"As you would expect, there was a lot of disappointment from some of the young English boys at the time, who felt they had been overlooked. So after that first session they were asking me ‘what’s that young Spanish kid like? Is he better than what we’ve already got in the academy?’ And it broke my heart but I had to tell them what I’d seen – that he was going to be a world-beater. You could see it even when he was 16. His football brain was just miles ahead.”
Fabregas only played twice more in the Carling Cup that season, but Stack remained in goal for the four remaining fixtures, as Arsenal came within one step of the Millennium Stadium, losing the semi-final over two legs to Middlesbrough.
“It was heart-breaking really, because it would have been fantastic to play a final in my first season at that level,” says Stack, who won seven under-21 caps for the Republic of Ireland. “Saying that though, I really don’t know if I would have been selected for the final anyway. I’m not sure if the boss would have gone for Jens instead, we’ll never know, but if he had have done, I would totally have understood it and respected it.”
Lehmann was the undisputed No - he played every minute of every league, FA Cup and Champions League game that season - and Stack was the only other goalkeeper to appear for Arsenal during that historic 2003/04 season. And the two formed something of a double act that year.
“I loved Jens to bits,” says Stack. “He was a loose cannon at times, but he was a real lynchpin of that team. We had a lot of fun in training. He didn’t get on with everyone, but we had a great relationship. I think he saw a bit of himself in me, he told me I reminded him of himself when he was younger.
"There was a lot of mutual respect, though maybe we got on well because perhaps he never saw me as a serious threat to take his place, and to be honest he was probably right. I knew what my role in that group was.”
And the two were both terrible losers, as Stack explains: “He got very upset with me one day in training. We were doing sprints after one of the training sessions, and Gerry Peyton was the starter. This particular day I beat him, but I was running backwards! I thought he was going to rip my head off!
“It was in front of all the boys, and I was celebrating like mad. Thierry and some of the others cracked up, and Jens didn’t like it one bit, so he challenged me to a triathlon. I was up for it but it never happened. I think he realised he didn’t want to pick up an injury in a silly challenge like that!”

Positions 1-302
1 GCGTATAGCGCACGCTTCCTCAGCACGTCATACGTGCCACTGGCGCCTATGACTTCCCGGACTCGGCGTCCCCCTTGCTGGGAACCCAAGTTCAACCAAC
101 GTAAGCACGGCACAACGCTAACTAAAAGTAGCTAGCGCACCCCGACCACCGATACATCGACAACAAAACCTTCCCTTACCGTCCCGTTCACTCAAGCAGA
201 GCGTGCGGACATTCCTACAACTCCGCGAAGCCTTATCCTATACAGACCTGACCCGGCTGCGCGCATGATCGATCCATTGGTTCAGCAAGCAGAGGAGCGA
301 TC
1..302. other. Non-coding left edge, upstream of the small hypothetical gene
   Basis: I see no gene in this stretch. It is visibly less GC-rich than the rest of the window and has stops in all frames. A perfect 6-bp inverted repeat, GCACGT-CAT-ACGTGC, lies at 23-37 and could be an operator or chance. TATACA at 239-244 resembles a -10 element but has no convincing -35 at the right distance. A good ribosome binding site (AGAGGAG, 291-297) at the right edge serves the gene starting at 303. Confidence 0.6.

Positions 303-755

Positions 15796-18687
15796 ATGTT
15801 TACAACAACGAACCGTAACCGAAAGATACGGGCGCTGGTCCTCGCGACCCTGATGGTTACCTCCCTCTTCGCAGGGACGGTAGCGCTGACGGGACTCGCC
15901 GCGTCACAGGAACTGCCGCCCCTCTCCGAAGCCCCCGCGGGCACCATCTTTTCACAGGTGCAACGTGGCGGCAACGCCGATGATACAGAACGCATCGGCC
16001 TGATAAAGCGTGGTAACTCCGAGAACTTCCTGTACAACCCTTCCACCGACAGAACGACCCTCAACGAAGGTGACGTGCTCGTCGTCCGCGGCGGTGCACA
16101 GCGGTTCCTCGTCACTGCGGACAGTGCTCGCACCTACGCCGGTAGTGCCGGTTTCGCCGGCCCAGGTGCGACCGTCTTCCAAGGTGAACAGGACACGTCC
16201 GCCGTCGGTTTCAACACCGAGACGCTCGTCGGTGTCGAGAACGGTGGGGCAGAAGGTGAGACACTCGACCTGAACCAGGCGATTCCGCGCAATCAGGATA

Stack, who also played in the same side as Yaya Toure while on loan at Beveren earlier in his career, eventually left Arsenal permanently in 2006, joining Reading and later playing for Leeds United and Hibernian among others.
|Arsenal 1-1 Rotherham Utd
(after extra-time; Arsenal won 9-8 on penalties)
Carling Cup third round. Highbury
October 28, 2003
Arsenal scorer: Aliadiere 11
Rotherham Utd scorer: Byfield 90
Arsenal: Stack, Tavlaridis, Clichy, J Hoyte (Spicer 117), Cygan, Fabregas (Owusu-Abeyie 85), Thomas (Smith 73), Edu, Aliadiere, Wiltord, Kanu.
Since the beginning of last season he’s been at Barnet, and he’s now club captain under manager Edgar Davids.
He’ll forever be a part of Barnet folklore after saving an injury-time penalty in April to ensure they won the last ever match at Underhill, even if it wasn’t enough to save them from relegation.
“It was an incredible day, my four kids were mascots, my parents and wife were there, and I led the team out. We knew we needed to win that to have a chance of staying up, so it was pretty special, even if we did go down on goal difference in the end.
“I’m really enjoying it at Barnet though,” says the 32 year old. “I’ve done my coaching badges as well, but I think I’ve got a fair few years left in me yet as a player.”
So on the 10th anniversary of his debut, he’s still looking forwards, not backwards, and he’s keen to fulfill one particular ambition this year.
“My biggest regret is, in all these years, I’ve yet to go to the Emirates,” Stack admits. “I’d love to come to a game, but I’ve been travelling a lot so it’s been difficult. It’s definitely something I need to do soon though. I know some of the staff from my time are still there, so I need to go and visit them at the training ground or at a game soon, definitely before Christmas.
“I look back on my time at Arsenal and I’ve got some wonderful memories. I’ve got no regrets at all. I got to the stage where I was really hungry to play regularly, so I had to leave.
“But I had a great time at Arsenal, all the way from winning the Youth Cup to playing for the first team. It’s been a rollercoaster ride over the past 10 years, but it’s been great fun.”Copyright 2016 The Arsenal Football Club plc. Permission to use quotations from this article is granted subject to appropriate credit being given to www.arsenal.com as the source